Roots and WingsMike White, Senior Research Fellow in Arts and Health in the Centre for Medical Humanities at Durham University, writes: Last week I visited, probably for the last time, Chickenley Primary School in Dewsbury which has been the base for Roots & Wings, CMH associate Mary Robson’s extraordinary arts and emotional health programme for children which has run for over ten years. The occasion was an upbeat valediction for the project closing down and moving on. A long-standing problem of sustaining day-to-day partnership support has been exacerbated further by funding difficulties and changed priorities in (Gove)rnment meddling with the education system such as the downgrading of arts in schools and the scrapping of the healthy schools standard.  Setting aside a sense of loss, at the invitation of the children and their artist mentors I attended this finale day of celebration and positive reflection.

In the art room base of “Roots & Wings” were dozens and dozens of communal journals, photo files, ‘artist statements’ and scrapbooks, dating back ten years, laid open for all to see.  Old friends of the project, parents and former pupils turned up to offer congenial support and, well, condolences.  Display boards and art works, especially the self-portraits that have come to characterise “Roots & Wings”, spoke volumes and sparked our conversations, and we were invited to contribute our memories of the project to a timeline on the wall. The year 6 children, fresh from their annual transition parade and sporting the winged t-shirts they designed, had set up an impromptu cafe to offer visitors drinks and an all-cake buffet on arrival.  The confidence and good humour of Chickenley children are always remarkable, and are so evidently at odds with their estate’s reputation in the media as a sink of under-achievement and social dysfunction.  While we leafed through the journals with mixed emotions, we were periodically entertained with raps and songs the children had composed.
chickenley scrapbookIt is a choker to realise that this marvellous experiment in social pedagogy and empathic arts practice, which has inspired relationship-based learning through participatory arts in schools across Kirklees district, is breaking up its base camp before scaling new heights next term in another school in a neighbouring district where the artist team has already been invited and resourced to establish another “Roots & Wings” project. In a very palpable sense, the artists too have had their time of transition, and in a manner akin to the observation of Emerson that “everything teaches transition, transference, metamorphosis: therein is human power, in transference, not in creation; and therein is human destiny, not in longevity but in removal. We dive and reappear in new places.” (Journals 1820-1824).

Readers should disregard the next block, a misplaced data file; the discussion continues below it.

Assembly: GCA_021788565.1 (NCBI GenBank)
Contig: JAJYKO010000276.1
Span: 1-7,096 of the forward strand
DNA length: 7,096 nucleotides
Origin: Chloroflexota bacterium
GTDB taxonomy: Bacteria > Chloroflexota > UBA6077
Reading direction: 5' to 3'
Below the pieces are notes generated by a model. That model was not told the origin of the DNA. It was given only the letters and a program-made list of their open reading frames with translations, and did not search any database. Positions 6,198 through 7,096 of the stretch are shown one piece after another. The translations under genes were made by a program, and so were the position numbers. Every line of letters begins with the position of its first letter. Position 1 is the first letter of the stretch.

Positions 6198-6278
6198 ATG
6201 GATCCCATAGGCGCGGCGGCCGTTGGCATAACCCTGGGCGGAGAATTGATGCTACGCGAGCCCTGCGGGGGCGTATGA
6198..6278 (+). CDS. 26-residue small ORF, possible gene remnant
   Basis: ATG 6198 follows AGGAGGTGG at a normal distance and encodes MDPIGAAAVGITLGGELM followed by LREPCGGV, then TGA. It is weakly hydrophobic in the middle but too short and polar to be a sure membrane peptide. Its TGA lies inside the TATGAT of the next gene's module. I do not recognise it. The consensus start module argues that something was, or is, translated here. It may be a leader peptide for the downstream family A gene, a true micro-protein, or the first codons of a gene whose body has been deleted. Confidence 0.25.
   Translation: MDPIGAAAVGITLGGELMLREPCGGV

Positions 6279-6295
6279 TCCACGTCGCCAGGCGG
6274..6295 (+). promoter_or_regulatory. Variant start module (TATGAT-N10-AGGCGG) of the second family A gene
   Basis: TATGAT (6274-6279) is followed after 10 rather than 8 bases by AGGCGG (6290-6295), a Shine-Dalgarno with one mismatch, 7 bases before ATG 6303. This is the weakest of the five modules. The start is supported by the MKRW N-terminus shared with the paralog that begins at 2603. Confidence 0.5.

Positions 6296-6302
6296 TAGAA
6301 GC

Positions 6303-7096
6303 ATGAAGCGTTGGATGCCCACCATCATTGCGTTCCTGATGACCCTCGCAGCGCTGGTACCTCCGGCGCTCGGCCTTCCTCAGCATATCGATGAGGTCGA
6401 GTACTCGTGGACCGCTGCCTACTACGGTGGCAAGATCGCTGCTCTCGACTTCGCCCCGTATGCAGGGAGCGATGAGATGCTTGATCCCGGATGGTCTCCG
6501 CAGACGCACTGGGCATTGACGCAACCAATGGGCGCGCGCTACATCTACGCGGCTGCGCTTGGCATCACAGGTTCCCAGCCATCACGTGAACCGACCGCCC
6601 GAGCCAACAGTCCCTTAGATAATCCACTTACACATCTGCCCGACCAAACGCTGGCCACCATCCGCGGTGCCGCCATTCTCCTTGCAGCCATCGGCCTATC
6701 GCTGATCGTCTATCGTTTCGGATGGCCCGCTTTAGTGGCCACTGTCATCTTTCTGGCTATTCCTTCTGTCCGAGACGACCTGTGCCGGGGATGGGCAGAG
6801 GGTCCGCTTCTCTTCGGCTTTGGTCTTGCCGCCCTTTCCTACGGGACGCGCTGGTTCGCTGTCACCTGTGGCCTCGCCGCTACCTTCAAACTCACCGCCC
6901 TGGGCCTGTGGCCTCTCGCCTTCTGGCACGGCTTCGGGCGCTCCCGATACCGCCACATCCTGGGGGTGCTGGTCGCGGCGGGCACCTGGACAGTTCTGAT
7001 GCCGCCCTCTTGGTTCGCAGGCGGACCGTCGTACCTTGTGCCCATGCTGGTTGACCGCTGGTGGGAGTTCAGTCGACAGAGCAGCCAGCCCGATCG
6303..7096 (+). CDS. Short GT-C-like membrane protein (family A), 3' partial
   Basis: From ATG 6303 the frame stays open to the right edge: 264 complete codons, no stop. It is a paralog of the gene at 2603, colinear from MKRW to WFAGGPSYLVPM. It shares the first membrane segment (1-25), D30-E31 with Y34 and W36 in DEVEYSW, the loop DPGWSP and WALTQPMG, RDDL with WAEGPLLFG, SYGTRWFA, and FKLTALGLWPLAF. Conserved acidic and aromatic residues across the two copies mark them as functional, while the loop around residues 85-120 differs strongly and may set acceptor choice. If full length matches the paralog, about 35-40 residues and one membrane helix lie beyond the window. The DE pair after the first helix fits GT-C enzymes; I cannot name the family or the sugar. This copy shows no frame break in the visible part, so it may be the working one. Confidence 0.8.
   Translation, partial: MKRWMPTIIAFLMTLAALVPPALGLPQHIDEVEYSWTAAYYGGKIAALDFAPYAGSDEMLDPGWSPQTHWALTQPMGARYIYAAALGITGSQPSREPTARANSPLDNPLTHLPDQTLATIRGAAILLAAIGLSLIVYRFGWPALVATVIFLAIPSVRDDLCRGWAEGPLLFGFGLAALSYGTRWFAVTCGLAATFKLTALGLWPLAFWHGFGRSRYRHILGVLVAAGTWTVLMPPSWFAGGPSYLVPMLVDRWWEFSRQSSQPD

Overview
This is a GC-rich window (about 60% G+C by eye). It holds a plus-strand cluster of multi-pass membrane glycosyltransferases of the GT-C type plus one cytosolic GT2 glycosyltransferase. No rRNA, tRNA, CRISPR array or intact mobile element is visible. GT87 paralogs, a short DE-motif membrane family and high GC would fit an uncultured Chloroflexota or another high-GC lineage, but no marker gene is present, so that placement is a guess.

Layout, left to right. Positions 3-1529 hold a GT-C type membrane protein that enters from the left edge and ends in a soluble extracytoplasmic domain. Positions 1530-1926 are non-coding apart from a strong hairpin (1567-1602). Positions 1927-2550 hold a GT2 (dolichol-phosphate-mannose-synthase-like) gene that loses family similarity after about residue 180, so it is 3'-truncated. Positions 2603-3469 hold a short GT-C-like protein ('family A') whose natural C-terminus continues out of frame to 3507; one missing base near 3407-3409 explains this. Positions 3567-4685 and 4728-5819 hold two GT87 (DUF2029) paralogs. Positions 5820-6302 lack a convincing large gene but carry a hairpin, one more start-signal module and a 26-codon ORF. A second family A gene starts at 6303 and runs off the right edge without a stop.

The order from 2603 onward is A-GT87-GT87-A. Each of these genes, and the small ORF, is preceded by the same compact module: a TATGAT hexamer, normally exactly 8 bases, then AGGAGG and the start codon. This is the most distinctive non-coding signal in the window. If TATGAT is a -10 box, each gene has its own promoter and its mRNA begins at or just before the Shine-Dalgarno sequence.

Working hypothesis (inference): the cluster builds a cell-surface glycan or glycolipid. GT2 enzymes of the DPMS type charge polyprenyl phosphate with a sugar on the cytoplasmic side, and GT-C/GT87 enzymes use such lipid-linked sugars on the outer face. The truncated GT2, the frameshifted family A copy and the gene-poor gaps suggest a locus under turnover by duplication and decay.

Roots & Wings 09Just as I was leaving Chickenley Primary, a spin-off mothers’ group from the project, “The Ladies Of The Parish”, walked in with a communal pride in their bearing and banter.  I noticed one of them had a tattoed inscription on her shoulder that read “When you could only see one set of footprints…that was when I carried you”.  Even a clichéd aphorism in the right place at the right time can turn up in ‘that dress’.   Dumbstruck, I took these words made flesh as a spot-on testament to the back-stop support that “Roots & Wings” has provided to Chickenley’s children over the years.  There is now a whole generation on the estate who have been through this project and experienced its social pedagogy in the literal sense of having had someone with a creative empathy walking alongside them with a continuous positive regard.  As  many children have said of the “Roots & Wings” art room in their ‘artist statements’, it is the one place in their school life where they always felt welcome, were never shouted at, and were encouraged to reflect maturely on what mattered to them in their awakening lives. Call me old-fashioned and sentimental, but I believe that has got to make a difference to the Chickenley community’s future.


Francois Matarasso · July 25, 2013 at 11:08 am

Reblogged this on Parliament of Dreams and commented:
This work, and so much more like it, goes on across the country year after year. It depends on hard work, belief and imagination, as well as resilience in the face of official neglect. It creates memorable, even life changing experiences, and is far too little celebrated by an arts world dazzled by celebrity, novelty and its own (reputed) cleverness. But this is what matters to so many people: powerful artistic experiences where they live, when it matters.

anniRaw · July 27, 2013 at 5:14 pm

Couldn’t agree more. This work needs to be recognised too for the immense sophistication of its practice, which is multidisciplinary, subtle, powerful and gentle all at once.

Leave a Reply

Avatar placeholder

Your email address will not be published. Required fields are marked *

%d bloggers like this: